It was disgusting and alarming, but this was a good day for the TV reporter who could capture what was happening and turn it into a good news item and also turn it into a Crimewatch-style story.
The Relevance of the Humanist Approach
We went back to the village, determined to spread the word that a group of Dalits from the village decided to confront the charlatan who came from a higher caste and that he fled the scene or did not dare to come to the temple that he regularly haunted, because of us. We agreed that we would at the appropriate time print posters of the charlatan and display them widely so that his humiliation would be complete and the self-assertion of the Dalits would be announced to the world. Spoorthi also intends to file a police complaint for incitement to murder against him if they hear the mad ravings of this blood thirsty charlatan again. But it will be some time before he will recover from the disgrace. And we had to balance the educational elements and the confrontational elements of our campaign in the area.
We then moved to the school building itself where the reporter wanted to do a special interview. There we met with representatives of the well-known M.V. Foundation which was organizing a training program for literacy workers. We were cordially invited to join them, and to tell them about our work. But soon we were disappointed to find out that the idiom they were going to use to encourage the people to become literate was a religious one, and that their mobilization of the people would be on the lines of and in the context of Bonalu, a festival where animal sacrifice is called for, and where people swoon and get ‘possessed’ and speak on behalf of God. The MV Foundation officials are of course against superstition and animal sacrifice, and expect that literacy will drive away the bad practices – they seem to ignore the counter evidence of the number of educated fools in the country who patronize cheats in religious garb and are willing to perform similar animal sacrifices. Sujatha found the use of the religious idiom inappropriate – and specially this particular one – after all, the original demand for sacrifice of human lives was voiced during a bonalu like festival!
Reviewing the events of the past two days we found that this was one of the most satisfying of our activities in recent times. While the preparation and organization for putting in place these training and demonstration events took a few weeks, the Dalit leaders found what they were looking for – a route out of the traditional religious thinking, and a forum where they could discuss these ideas as equals. They found a new determination and resolve to take their lives into their own hands.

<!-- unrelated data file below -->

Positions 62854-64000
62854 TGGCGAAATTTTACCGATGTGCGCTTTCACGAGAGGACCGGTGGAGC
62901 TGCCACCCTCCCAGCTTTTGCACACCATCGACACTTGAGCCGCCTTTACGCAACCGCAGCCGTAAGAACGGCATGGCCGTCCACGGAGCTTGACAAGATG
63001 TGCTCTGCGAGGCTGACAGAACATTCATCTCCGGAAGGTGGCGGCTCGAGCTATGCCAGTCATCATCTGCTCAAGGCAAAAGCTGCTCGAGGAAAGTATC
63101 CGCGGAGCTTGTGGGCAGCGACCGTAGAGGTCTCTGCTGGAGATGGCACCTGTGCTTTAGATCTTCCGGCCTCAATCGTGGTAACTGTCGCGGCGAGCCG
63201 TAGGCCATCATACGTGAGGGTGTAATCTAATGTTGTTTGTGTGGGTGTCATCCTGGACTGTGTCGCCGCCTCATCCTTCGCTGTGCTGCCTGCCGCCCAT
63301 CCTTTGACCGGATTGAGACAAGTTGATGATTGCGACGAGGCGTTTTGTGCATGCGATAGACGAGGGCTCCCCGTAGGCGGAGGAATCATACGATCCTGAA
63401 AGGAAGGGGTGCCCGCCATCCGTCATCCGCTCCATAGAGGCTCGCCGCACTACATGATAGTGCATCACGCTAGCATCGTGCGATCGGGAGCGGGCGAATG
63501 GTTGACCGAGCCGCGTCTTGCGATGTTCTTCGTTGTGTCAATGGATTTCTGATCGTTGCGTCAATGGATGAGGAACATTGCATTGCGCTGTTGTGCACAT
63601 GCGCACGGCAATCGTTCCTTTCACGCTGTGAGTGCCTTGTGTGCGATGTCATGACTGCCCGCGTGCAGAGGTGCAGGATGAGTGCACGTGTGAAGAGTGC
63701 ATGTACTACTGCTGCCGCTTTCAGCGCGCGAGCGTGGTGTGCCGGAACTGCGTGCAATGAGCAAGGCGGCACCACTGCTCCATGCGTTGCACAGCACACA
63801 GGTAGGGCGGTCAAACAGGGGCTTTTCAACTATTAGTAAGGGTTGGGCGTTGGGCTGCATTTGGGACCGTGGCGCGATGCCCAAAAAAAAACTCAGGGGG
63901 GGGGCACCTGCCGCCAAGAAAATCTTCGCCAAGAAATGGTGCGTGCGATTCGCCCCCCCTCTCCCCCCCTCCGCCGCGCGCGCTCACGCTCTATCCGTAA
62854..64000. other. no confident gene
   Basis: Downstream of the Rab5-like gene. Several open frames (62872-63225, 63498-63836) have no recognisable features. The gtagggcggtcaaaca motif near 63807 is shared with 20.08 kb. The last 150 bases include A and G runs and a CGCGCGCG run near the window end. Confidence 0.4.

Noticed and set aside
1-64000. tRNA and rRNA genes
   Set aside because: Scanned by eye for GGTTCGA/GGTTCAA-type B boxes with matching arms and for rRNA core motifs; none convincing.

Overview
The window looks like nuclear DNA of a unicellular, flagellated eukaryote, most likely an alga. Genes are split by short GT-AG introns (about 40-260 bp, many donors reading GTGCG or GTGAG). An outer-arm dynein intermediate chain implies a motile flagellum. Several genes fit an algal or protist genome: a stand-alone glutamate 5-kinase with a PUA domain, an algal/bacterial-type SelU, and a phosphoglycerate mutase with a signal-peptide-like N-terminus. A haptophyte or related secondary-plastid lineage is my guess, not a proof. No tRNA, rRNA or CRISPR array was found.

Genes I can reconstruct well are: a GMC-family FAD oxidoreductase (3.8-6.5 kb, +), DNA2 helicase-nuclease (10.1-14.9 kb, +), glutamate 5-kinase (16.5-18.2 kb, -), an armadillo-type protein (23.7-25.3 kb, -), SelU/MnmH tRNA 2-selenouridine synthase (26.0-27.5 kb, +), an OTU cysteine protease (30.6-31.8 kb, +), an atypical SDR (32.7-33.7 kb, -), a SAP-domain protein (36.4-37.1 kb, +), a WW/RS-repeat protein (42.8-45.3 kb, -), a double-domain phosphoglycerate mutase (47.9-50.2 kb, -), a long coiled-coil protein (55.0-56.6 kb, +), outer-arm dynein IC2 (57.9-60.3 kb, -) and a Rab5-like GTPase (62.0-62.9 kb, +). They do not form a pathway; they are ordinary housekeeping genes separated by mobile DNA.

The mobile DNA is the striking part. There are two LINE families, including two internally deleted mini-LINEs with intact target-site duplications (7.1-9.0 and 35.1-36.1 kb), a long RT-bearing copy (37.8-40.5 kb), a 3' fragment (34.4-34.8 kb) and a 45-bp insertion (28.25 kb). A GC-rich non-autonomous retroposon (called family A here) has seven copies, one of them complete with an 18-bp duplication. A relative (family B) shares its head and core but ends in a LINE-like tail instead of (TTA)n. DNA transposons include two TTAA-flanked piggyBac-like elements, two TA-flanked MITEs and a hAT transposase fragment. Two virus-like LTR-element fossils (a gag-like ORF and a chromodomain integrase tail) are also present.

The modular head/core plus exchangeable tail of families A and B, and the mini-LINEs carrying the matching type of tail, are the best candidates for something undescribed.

And in one single magical morning from amongst a group of cowering, frightened and terrorized villagers we found enough number of people who were willing to challenge superstition and confront the source of their terror and deal with the problem. They do not need outsiders to defend themselves anymore, because most satisfyingly, they have found amongst their own colony members the resources and the strength to help themselves. At least in that area there will not be anymore witches or witch killings; and enough noise has been created to be sure that none will speak of human sacrifice or suggest it in that little pocket of Andhra Pradesh as the police and the local elected officials are all now alert to this danger. The disinfecting power of reason and the light of science and scientific temper made its first entry even if only through a narrow crack.
We will now have to nurture the new desire and ability to think critically which we kindled, so that a permanent defense can be created in their minds against medieval and barbaric practices and pave the way for a society of equals where modern values will prevail.
Picture 1: Veeraswami of Spoorthi welcomes the Dalit Youth
Picture 2: Training Session in progress
Picture 3: The abandoned School building
Picture 4: The children speak to the television cameras. Sujatha looks on.
Picture 5: The villagers watch the demonstration
Picture 6: Chandraiah shows a trick to an old woman
Picture 7 and 8: The expedition to confront the charlatan